As the extremely withdrawn Don Johnston is dumped by his latest woman, he receives an anonymous letter from a former lover informing him that he has a son who may be looking for him. A freelance sleuth neighbor moves Don to embark on a cross-country search for his old flames in search of answers.
Two innocent people are arrested. An interesting third person, with broken English, joins them in their cell. On his idea, they decide to escape from the prison. Their journey is the rest of the movie.
A self-styled New York hipster is paid a surprise visit by his younger cousin from Budapest. From initial hostility and indifference a small degree of affection grows between the two. Along... See full summary »
Adam (Tom Hiddleston), an underground musician, reunites with his lover for centuries (Tilda Swinton) after he becomes depressed and tired with the direction human society has taken. Their love is interrupted and tested by his wild and uncontrollable little sister (Mia Wasikowska). Written by
When Adam leaves Dr. Watson's office, the doctor says Adam must be from Cleveland. Jim Jarmusch was born in Akron, 40 miles (64 km) from Cleveland. See more »
Dr. Watson makes a comment about the stethoscope around Adam's neck. The ear pieces are hanging on Adam's left side. In the shot in the hallway, the stethoscope is now hanging with the ear pieces on his right side. See more »
I'm sure she'll be very famous.
God, I hope not. She's way too good for that.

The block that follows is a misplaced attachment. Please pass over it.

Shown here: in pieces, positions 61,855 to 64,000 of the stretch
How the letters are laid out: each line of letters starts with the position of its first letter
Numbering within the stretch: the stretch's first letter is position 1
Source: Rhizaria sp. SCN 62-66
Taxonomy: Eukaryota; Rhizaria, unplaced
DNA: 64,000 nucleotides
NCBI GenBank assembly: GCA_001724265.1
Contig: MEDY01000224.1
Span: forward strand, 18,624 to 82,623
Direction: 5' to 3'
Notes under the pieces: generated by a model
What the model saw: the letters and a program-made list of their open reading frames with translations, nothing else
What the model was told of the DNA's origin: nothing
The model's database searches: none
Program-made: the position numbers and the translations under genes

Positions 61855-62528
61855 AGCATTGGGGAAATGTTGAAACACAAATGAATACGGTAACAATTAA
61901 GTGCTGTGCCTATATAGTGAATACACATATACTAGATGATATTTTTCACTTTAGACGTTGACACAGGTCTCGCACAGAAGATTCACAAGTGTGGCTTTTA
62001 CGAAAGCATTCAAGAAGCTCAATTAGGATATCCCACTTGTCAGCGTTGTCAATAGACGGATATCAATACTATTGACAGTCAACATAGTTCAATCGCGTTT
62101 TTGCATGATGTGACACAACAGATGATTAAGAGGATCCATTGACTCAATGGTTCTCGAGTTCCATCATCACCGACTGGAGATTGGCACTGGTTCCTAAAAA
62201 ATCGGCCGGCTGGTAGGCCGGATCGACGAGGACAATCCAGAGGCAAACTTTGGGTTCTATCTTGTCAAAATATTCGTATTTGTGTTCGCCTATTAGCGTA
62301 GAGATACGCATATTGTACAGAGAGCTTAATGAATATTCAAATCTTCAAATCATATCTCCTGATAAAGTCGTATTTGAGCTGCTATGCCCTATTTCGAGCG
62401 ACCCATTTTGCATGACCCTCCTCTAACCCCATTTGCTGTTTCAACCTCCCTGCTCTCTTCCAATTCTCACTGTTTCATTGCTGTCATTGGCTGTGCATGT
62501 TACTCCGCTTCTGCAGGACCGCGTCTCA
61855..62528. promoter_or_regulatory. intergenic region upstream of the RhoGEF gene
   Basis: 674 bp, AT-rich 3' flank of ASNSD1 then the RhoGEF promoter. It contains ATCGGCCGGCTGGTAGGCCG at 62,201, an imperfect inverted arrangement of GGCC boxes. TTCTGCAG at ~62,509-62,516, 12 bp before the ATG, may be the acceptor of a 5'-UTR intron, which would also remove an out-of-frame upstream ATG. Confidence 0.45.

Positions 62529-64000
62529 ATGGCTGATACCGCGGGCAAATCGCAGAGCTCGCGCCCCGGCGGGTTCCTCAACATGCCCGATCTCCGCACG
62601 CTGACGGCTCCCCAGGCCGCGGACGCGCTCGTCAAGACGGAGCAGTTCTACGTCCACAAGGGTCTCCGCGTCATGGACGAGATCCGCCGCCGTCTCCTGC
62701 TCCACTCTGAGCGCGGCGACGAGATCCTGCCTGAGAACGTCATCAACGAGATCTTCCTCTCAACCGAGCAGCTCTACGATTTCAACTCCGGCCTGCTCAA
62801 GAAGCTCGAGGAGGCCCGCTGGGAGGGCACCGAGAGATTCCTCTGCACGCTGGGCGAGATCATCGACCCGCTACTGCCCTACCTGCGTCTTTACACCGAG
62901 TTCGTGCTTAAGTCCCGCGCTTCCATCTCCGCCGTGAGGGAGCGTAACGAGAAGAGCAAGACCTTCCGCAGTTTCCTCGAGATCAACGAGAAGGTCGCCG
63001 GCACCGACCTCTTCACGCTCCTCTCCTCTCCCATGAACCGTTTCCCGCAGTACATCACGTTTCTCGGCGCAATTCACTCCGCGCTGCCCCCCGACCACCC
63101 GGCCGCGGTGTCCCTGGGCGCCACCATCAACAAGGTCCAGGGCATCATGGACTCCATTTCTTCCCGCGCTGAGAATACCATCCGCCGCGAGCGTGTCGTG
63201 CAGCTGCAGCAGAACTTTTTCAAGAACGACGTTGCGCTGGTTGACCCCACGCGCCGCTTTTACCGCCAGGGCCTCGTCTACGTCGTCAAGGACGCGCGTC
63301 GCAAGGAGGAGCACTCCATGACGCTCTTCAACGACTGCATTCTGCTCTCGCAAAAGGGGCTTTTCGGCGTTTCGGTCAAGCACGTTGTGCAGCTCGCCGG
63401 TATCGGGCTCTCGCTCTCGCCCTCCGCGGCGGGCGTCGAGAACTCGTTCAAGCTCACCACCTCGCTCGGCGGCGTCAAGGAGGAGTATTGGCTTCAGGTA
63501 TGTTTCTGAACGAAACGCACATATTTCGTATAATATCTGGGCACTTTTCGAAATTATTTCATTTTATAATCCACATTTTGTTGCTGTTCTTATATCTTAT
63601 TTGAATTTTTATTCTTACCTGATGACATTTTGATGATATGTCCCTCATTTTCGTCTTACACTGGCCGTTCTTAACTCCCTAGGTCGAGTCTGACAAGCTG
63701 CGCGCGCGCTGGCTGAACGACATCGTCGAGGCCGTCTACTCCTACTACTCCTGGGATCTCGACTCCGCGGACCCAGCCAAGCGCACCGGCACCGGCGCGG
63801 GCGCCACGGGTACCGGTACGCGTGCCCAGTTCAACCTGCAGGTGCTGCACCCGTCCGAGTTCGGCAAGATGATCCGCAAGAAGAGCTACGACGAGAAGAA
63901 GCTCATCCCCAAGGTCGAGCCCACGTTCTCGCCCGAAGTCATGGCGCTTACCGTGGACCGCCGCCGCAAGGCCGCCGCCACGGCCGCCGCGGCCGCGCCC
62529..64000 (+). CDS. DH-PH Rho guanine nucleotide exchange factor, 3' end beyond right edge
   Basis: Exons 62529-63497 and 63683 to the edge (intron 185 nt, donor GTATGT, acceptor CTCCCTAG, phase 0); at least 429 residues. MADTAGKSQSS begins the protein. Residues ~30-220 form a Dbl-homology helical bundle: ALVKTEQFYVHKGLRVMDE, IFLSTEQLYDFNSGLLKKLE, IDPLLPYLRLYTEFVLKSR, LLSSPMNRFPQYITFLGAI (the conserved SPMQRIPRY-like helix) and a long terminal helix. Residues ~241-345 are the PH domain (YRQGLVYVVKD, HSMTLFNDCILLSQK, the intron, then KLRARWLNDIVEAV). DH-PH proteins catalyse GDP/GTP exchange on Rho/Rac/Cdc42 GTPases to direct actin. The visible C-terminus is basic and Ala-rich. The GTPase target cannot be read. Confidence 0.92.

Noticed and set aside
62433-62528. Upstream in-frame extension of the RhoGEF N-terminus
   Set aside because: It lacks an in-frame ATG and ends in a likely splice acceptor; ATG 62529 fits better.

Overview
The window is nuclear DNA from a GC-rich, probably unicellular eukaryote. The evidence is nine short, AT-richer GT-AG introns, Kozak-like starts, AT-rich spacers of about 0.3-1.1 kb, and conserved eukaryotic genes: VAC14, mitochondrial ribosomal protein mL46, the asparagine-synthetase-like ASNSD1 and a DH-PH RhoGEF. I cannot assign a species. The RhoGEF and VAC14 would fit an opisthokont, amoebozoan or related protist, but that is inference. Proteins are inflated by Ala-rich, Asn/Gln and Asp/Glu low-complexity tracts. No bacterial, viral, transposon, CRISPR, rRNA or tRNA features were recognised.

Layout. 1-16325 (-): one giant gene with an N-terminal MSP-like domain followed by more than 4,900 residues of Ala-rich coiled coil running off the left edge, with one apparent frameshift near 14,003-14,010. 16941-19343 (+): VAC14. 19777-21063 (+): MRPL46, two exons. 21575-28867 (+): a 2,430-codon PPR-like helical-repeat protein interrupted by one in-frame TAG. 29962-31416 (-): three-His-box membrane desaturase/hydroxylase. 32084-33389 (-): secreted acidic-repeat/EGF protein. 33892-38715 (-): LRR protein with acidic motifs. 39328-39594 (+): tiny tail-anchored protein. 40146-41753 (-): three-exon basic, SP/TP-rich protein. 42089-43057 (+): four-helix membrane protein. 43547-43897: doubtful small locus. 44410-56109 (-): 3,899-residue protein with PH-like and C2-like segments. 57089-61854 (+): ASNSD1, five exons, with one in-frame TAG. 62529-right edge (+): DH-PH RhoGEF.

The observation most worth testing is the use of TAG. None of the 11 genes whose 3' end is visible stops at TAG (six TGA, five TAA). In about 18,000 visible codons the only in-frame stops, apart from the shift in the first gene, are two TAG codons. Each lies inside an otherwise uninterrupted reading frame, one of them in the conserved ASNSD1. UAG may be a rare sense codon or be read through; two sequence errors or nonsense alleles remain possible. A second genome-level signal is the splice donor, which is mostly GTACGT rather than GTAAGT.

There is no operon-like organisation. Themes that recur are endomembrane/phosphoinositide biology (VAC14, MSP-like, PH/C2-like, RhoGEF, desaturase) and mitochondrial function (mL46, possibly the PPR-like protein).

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ONLY LOVERS LEFT ALIVE pulls no punches with its audience; it expects us to take note of the literary references peppering the script, to figures old and new, making us away of the transhistoricity of the love-affair between Adam (Tom Hiddleston) and Eve (Tilda Swinton). In a world becoming increasingly disheveled and uninhabitable - the shots of a desolate Detroit are especially affecting - their love remains the only constant. However director Jim Jarmusch suggests that they need an outside transfusion of perfect blood to keep their affair going, something that can only be provided through a few sources, notably through Christopher Marlowe (John Hurt), who lives in a dark, dingy café in Tangier (another place deliberately chosen by director Jarmusch as the symbol of a place where trade and/or exchange has historically always occurred). When the blood runs out, so Adam and Eve have to resort to more direct methods of sustaining themselves. The ambiances evoked through this film are memorable; the zombie culture populated by Adam and Ava (Mia Wasikowska), the labyrinthine streets of Tangier, where sellers on every corner offer "something special" - which is not special enough for Adam and Eve. Within this ambiance the love-story is strangely haunting: we care for the two protagonists and their future, even though we are aware that their affair has continues for centuries. The film doesn't necessarily offer an optimistic conclusion, but at least it suggests that Adam and Eve will continue stay alive, at whatever cost.
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